The proposed high-rise hotel project at Ninth and O streets has run into "unforeseen developments" and developers say they don't know when construction will start.
The 15- to 17-story building, which would be the tallest built in Lincoln since the 1970s, is slated to have a full-service Holiday Inn, as well as a smaller Indigo boutique hotel. It also will have a ballroom, 263-stall parking garage, restaurants on the ground level and high-end condos on the upper floors.
The developers bought several old buildings on the southeast corner of Ninth and O streets and had originally planned to start demolition of those structures before the end of 2016.
However, in December, city officials said demolition likely wouldn't start until March.
No work has been done at the site since then, and the Journal Star recently asked both city officials and representatives of the developer for an update.
On Friday, John Klimpel, director of operations for Lincoln Hotel Group, one of the entities developing the project, emailed a statement to the Journal Star.
"Partners involved in the Block 54 project are working to address unforeseen developments which must be resolved prior to demolition of the existing structures on the property," Klimpel said. "This is not uncommon when planning major construction projects. We are confident Block 54 will proceed, but as of now we do not have an updated timetable for demolition and construction."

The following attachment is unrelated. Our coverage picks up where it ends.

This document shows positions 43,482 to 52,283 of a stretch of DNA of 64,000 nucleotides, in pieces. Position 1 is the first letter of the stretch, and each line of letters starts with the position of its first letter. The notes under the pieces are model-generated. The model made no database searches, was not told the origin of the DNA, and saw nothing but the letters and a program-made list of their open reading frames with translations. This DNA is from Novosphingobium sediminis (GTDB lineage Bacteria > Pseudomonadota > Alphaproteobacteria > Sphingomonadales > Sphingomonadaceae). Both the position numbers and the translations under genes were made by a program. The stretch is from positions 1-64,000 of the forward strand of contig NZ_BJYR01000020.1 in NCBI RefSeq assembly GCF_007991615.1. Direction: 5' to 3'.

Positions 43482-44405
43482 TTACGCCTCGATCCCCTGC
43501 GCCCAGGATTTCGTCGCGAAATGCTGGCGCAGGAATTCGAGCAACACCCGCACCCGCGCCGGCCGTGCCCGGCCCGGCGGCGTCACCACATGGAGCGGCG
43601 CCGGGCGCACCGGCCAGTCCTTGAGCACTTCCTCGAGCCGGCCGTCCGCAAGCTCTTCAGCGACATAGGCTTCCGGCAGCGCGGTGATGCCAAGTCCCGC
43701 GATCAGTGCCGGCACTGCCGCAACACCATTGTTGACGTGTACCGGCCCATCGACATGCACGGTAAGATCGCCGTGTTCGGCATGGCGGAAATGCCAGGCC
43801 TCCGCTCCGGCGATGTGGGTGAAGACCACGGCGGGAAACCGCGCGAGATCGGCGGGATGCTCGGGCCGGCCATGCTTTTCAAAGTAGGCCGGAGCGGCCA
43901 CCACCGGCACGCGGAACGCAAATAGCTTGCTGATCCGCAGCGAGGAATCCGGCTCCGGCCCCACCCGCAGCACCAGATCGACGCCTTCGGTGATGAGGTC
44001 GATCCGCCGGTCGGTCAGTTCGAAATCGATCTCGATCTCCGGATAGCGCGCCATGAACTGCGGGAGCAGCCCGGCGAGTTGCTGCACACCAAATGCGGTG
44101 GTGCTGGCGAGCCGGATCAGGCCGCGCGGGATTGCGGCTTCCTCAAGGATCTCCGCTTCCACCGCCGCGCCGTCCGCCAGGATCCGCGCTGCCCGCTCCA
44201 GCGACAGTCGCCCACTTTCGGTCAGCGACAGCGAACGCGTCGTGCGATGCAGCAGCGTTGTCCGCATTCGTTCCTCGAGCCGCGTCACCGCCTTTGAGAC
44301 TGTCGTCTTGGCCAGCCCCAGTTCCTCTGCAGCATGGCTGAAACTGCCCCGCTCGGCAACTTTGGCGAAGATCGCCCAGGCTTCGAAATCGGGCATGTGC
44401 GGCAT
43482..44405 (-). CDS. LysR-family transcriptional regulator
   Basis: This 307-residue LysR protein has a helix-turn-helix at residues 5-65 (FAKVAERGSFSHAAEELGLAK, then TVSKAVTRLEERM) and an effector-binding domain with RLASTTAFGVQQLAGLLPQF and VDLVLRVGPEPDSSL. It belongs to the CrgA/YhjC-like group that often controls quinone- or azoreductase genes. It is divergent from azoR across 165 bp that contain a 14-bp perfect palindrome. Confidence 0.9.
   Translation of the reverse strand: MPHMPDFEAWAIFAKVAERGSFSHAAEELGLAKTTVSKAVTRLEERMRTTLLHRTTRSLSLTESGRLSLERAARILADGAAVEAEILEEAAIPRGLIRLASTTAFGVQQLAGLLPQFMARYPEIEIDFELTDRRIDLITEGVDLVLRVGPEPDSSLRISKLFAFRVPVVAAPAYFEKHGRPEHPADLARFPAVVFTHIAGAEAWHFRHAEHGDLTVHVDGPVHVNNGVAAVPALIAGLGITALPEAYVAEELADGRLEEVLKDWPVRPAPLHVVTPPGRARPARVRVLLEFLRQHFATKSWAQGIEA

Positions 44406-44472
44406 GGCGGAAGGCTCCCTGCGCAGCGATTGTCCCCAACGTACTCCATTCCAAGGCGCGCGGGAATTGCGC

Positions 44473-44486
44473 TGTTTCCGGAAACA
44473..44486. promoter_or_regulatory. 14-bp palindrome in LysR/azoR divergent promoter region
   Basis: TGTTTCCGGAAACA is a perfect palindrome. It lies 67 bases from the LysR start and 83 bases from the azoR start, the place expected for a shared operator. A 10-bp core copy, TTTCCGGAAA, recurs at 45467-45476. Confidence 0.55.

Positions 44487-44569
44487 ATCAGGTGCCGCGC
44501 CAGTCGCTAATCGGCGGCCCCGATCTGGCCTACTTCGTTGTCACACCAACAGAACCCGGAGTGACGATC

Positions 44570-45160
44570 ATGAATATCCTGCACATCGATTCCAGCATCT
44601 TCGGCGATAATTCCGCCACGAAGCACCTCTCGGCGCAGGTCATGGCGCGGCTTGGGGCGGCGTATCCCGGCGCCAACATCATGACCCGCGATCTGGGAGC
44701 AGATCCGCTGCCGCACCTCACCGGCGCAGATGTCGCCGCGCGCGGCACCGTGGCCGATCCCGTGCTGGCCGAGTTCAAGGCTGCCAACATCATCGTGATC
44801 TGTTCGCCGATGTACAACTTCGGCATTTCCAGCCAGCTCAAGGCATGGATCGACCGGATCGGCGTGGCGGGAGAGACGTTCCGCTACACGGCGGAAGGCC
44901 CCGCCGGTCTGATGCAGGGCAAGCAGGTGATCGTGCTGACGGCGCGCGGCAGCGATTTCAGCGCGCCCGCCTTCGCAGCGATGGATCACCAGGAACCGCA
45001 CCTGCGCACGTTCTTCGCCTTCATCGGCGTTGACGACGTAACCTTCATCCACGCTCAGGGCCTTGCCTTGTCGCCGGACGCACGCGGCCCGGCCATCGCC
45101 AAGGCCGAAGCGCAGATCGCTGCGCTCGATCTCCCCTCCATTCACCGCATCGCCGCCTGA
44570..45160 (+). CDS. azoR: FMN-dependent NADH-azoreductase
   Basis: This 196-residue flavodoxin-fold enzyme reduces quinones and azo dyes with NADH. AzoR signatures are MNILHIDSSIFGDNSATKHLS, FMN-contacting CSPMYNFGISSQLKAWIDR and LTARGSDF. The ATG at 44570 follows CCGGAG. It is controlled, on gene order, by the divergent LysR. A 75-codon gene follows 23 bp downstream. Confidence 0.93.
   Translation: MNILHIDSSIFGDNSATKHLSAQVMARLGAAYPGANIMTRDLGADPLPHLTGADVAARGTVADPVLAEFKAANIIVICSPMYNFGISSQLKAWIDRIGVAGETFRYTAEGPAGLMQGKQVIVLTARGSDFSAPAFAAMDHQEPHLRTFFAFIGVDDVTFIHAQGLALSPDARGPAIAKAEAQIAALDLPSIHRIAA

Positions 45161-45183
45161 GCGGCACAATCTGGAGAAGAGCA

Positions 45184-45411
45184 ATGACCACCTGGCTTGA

Klimpel did not provide additional details.
To help finance the project, the developers are planning to use $11.66 million in tax-increment financing, which allows the additional property taxes generated by the development to pay off bonds used to pay for improvements that have a public benefit.
Earlier this year, the Lincoln City Council also approved a special taxing district for the hotel that would levy extra sales taxes on hotel rooms and banquet hall food and service. That was expected to provide an additional $2.35 million in financing.
In a statement, Mayor Chris Beutler said the developers have not asked the city to change any of the requirements of a redevelopment agreement, including the provision that requires that building to be substantially completed by the end of 2019.
He also did not express any worry over the project being delayed.
"The developers hoped to begin in spring, but it’s a very large project and they continue working out financing, design and construction details,” Beutler said.